Suntech Execs Off the Hook in Securities Suit

     (CN) - Suntech Power Holdings shareholders stung after reports of a fraud caused stock prices to plummet cannot hold the solar energy firm's executives liable, a federal judge ruled.
     Suntech, based in China and incorporated in the Cayman Islands, designs, manufactures and markets photovoltaic technology used to provide electricity for residential, commercial, industrial and public utility customers worldwide.
     Lead plaintiff Scott Bruce sued Suntech and the company's CEO Zhengrong Shi, CFO David King and former CFO Amy Yi Zhang for violation of the Securities and Exchange Act. Julian Worley and David Hogg are also named as defendants.
     The class said Suntech and its officers should have known that the $772 million in German government bonds that a third party pledged as part of a Suntech loan guarantee did not exist.
     As such the class alleged that the company and its executives made material misrepresentations about the extent of Suntech's liabilities during the class period.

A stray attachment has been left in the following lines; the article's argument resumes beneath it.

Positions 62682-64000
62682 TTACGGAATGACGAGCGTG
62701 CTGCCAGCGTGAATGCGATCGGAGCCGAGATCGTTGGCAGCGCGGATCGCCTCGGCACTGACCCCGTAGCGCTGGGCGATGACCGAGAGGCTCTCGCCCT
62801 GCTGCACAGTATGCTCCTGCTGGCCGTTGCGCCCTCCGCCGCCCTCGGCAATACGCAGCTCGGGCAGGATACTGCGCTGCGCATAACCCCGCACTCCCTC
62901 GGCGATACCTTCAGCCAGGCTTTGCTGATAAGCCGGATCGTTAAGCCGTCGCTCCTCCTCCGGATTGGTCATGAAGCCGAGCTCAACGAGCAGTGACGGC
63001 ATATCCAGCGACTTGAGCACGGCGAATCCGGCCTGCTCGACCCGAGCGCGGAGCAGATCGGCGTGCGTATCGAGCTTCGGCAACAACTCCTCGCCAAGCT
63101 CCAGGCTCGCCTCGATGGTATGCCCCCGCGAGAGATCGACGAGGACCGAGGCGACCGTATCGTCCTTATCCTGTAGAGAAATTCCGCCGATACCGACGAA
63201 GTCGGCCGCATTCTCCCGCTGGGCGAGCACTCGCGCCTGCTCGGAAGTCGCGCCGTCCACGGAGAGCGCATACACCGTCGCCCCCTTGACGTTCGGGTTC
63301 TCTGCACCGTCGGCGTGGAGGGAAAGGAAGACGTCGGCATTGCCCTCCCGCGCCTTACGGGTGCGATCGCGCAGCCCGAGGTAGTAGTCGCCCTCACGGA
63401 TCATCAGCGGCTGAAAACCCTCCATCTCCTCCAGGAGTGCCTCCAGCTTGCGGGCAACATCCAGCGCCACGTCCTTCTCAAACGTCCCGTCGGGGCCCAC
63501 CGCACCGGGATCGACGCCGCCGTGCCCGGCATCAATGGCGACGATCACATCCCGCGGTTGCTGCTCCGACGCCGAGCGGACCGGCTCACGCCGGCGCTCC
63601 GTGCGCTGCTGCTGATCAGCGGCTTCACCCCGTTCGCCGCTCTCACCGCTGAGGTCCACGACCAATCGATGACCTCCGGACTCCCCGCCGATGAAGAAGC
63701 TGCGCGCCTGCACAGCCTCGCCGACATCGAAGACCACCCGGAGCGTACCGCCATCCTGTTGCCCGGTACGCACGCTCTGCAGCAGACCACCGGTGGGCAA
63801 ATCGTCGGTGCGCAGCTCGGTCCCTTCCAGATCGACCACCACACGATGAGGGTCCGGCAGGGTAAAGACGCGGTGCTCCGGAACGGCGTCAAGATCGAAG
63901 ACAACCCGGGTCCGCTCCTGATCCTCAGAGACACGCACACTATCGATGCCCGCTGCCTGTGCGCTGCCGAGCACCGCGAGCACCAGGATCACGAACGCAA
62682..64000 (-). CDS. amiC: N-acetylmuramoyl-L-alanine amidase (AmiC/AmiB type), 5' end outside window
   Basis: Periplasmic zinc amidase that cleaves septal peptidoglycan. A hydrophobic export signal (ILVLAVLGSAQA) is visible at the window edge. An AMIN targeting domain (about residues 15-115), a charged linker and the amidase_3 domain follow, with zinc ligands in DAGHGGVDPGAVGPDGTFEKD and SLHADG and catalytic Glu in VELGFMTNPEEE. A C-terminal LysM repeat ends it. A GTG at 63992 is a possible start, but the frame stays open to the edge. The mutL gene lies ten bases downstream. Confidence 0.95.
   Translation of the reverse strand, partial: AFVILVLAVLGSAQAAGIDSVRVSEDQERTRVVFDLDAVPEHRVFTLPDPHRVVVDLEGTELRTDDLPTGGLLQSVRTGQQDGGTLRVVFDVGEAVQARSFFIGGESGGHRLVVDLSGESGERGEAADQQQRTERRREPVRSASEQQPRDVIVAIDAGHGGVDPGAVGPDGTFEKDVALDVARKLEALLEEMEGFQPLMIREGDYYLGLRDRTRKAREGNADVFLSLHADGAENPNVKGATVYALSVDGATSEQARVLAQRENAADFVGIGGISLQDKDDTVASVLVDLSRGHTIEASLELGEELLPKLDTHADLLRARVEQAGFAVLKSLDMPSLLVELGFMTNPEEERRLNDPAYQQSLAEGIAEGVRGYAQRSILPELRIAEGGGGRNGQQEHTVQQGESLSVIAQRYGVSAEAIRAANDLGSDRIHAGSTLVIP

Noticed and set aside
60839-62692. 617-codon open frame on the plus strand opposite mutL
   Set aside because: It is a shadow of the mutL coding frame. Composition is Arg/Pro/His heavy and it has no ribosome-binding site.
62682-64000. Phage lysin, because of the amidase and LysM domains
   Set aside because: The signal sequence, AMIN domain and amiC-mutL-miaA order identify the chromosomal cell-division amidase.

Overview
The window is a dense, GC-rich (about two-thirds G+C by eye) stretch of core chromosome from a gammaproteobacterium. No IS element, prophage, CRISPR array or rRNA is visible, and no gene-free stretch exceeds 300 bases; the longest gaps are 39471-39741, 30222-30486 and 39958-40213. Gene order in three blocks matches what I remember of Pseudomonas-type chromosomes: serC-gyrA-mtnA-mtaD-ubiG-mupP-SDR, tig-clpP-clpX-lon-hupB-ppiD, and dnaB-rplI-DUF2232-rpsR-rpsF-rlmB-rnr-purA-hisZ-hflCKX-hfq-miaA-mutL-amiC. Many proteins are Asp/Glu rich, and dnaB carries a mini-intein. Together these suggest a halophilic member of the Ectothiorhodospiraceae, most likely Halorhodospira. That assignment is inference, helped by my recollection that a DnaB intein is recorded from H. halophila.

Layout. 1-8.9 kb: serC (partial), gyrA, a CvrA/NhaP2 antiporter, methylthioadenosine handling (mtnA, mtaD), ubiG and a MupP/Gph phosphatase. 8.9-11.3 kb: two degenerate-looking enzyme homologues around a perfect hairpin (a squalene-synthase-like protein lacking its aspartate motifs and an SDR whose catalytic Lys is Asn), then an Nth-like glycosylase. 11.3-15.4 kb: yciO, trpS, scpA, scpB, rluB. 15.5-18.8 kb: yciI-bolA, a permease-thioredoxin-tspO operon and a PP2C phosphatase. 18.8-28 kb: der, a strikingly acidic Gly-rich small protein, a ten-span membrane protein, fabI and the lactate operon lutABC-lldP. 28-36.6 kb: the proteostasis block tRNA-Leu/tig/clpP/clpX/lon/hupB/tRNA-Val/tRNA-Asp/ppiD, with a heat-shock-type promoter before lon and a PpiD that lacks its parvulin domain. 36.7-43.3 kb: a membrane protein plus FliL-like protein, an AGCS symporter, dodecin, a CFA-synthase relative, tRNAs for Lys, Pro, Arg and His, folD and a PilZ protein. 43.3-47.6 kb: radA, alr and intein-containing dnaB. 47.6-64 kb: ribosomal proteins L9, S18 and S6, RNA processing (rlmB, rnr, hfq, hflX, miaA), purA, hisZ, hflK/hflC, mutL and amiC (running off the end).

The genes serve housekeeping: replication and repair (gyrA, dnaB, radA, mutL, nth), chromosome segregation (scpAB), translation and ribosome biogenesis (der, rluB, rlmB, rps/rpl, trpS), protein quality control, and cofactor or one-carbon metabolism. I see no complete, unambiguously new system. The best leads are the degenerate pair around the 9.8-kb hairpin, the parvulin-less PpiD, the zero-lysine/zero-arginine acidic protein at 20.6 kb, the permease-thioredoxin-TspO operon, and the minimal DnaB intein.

Suntech stocks dropped once word got out, causing prices to fall by as much as 15.67 percent, closing at $1.13 on July 31, 2012.
     Suntech's involuntary petition for bankruptcy led to an automatic stay of the claims against it.
     U.S. District Judge Richard Seeborg meanwhile agreed Thursday to dismiss the claims against Shi and King, who are not subject to the stay, for failure to state a claim. He noted that Zhang, the former CFO, had not joined the motion to dismiss because she was never served.
     The claim against King meanwhile is weakened by the fact that he started working for Suntech a year after the loan guarantee was consummated, according to the ruling.
     "Plaintiff's non-specific allegations that King's position as CFO gave him 'access to material non-public information' about the true value and nature of the loan guarantee are insufficient to show fraudulent intent," Seeborg wrote.
     Suntech is one of three Chinese solar companies sued by Solyndra under the Sherman Antitrust act in 2012. The now bankrupt American solar company alleges that Suntech, Trina Solar and Yingli Green Energy conspired to corner the U.S. market by dumping solar panels at less than cost.
     Another bankrupt American solar company, Energy Conversion Devices, filed a similar lawsuit in October 2013, claiming the same companies engaged in unfair trade practices.
     Bruce has 30 days to amend the dismissed claims, according to the ruling.